What parents can do to keep kids busy this summer

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Tips for avoiding bored-induced tantrums

As summer break kicks off, many parents may be dreading the first utterance of the words, “I’m bored.” Keeping kids occupied and productively engaged isn’t easy, and some circumstances can make things a bit more challenging.

Children with behavioral, social, or learning difficulties may be more prone to summertime tantrums, outbursts, or full-on meltdowns, say the education advocates at Brain Balance Achievement Centers -- and the root of some of these tantrums may be a right or left brain weakness. 

When one side of the brain is weaker, certain struggles might make themselves apparent. For example, children who are left brain weak tend to be very visual, spontaneous, emotional, and intuitive, but may have difficulty focusing for any length of time. Kids who are right brain weak may be socially immature and have little interest in sports or outdoor activities.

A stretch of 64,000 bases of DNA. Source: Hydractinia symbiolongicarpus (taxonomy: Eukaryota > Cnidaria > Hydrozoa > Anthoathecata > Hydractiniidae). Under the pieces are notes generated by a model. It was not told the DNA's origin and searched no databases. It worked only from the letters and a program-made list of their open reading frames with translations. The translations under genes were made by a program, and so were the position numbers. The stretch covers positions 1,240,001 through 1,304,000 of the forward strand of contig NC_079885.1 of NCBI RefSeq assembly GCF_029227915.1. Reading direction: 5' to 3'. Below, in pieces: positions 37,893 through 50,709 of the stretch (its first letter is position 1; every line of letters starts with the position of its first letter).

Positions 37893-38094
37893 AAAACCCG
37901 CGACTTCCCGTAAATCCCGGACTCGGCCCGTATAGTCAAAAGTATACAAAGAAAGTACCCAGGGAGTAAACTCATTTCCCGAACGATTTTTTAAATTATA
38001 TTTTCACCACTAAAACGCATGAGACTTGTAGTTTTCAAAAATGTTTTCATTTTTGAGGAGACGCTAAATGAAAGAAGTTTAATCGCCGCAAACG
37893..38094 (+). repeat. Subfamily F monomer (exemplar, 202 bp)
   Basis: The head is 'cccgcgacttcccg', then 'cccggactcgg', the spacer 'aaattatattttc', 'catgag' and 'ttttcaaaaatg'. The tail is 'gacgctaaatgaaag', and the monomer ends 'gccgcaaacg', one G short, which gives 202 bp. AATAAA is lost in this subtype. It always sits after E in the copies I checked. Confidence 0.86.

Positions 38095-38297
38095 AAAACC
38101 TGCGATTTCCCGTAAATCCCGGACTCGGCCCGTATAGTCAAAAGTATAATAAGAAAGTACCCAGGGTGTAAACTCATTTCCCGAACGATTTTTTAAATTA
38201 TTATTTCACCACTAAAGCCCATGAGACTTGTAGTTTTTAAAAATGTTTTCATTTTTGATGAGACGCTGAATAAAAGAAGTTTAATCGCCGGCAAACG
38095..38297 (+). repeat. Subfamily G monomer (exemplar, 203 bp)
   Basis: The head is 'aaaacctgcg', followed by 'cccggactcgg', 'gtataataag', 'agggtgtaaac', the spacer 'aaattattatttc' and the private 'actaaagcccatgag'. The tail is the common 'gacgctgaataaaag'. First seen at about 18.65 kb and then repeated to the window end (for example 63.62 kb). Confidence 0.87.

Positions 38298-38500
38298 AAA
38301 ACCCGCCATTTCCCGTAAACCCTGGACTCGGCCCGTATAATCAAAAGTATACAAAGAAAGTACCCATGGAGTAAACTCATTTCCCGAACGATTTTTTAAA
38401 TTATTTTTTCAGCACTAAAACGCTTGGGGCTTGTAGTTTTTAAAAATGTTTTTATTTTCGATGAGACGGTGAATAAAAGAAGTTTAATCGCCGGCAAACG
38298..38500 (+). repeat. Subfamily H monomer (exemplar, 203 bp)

Summer activity ideas

To help with left- or right-brain weakness, the experts at Brain Balance suggest the following tips for keeping kids engaged.

  • Get your child moving. Activities that involve physical motion can help boost kids’ reading comprehension and information retention. Try going on an outdoor gallery walk or heading to a hands-on museum.
  • Come up with a routine. Daily schedules help to keep kids grounded, and are especially necessary during breaks, when the regular school schedule goes out the window, the experts at Brain Balance contend. Let your child have a say in planning their schedule to help them feel empowered.
  • Get cooking. To reinforce your child’s reading and math skills, spend time in the kitchen doing simple activities like measuring ingredients and reading recipes.
  • Have your child start journaling. Give your child a meaningful outlet by having them write about their feelings or thoughts. Journaling can also help improve kids’ writing skills.
  • Let them get their hands dirty. Stimulate your child’s tactile and visual senses by letting them play with toys like sidewalk chalk and finger paints. These activities are sensory and help your child build fine motor skills.

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